1) Regular plants make their own sugar from atmospheric carbon using the awesome power of the sun
2) Those regular plants give some of their sugar to the friendly mycorrhizae in exchange for help absorbing water and nutrients from the soil
3) Ghost plants don't give a fuck and straight up steal sugar from the mycorrhizae in exchange for nothing because they are freeloading assholes. Rude.

Points: 0/1


The closest relatives of the ghost plant are also myco-heterotrophs, but the broader group to which they belong contains mostly regular plants, like rhododendrons. Other heterotrophic plants exist, some of which parasitize root fungi (many species of orchids do this), and some parasitize host plants directly (e.g., broomrapes and the corpse lily, Rafflesia). This means that parasitism evolved separately multiple times in plants, rather than all at once, because it is a good strategy under certain conditions, like living in very low light environments. So the ghost plant is pretty smart for hopping on the parasite train to eke out an existence where other plants could not. You go, ghost plant.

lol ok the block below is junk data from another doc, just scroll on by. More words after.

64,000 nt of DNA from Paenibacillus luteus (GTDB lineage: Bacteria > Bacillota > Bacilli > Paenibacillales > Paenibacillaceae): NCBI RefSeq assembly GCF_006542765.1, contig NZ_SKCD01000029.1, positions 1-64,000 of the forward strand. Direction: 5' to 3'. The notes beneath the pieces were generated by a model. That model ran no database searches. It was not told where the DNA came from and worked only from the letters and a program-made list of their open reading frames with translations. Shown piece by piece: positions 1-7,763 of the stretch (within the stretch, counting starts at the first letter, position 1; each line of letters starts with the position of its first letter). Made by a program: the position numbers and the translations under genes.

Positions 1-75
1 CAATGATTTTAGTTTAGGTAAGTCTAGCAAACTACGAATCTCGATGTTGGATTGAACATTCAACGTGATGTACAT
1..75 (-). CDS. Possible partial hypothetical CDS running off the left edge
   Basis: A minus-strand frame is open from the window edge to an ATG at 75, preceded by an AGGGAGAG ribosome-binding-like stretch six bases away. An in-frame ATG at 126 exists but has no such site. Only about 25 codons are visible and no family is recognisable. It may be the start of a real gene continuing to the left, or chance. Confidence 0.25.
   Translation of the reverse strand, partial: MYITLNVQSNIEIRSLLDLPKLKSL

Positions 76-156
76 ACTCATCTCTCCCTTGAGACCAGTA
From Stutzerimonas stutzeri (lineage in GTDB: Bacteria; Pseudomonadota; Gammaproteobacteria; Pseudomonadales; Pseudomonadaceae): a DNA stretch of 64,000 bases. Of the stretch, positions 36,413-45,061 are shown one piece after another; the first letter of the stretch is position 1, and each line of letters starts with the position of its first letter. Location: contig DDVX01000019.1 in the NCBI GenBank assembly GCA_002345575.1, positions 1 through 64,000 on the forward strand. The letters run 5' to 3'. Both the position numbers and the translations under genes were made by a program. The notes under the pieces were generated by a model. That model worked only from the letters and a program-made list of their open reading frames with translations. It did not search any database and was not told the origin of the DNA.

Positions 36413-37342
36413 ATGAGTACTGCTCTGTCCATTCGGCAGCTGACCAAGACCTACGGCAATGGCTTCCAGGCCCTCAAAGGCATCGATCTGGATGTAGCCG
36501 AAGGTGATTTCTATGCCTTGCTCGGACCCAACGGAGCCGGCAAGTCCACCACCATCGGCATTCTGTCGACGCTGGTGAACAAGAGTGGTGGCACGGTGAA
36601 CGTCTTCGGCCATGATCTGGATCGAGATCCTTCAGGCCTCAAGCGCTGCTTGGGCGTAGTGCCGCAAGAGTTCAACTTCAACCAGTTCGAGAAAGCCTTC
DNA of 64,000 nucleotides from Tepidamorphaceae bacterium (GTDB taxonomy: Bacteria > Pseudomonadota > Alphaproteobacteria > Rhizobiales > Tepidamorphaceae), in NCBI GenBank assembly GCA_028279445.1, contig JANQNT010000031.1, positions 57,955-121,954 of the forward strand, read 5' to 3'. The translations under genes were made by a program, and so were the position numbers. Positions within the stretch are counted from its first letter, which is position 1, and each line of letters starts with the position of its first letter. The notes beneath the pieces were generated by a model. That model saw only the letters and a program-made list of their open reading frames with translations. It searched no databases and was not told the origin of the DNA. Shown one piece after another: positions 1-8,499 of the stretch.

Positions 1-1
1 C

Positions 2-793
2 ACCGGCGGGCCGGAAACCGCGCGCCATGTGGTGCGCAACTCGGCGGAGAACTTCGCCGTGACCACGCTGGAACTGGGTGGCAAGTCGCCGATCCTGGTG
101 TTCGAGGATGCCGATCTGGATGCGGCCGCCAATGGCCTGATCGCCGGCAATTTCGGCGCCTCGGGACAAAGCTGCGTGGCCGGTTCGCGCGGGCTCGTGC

Points: 1/1

Life History

So remember when I said that ghost plants are basically like fungi in that they live under ground, obtain nutrients from other organisms, and send their sex bits skyward when the time comes? They're also really not like fungi in how they reproduce. In fact, their reproductive strategy is the most plant-like thing about them. They produce flowers with nectar to attract bees for pollination, and make seeds just like any other plant. So really, one of the weirdest thing about them is that they're actually kind of normal.

Points: 0.5/1 for being basic af

Interaction with Humans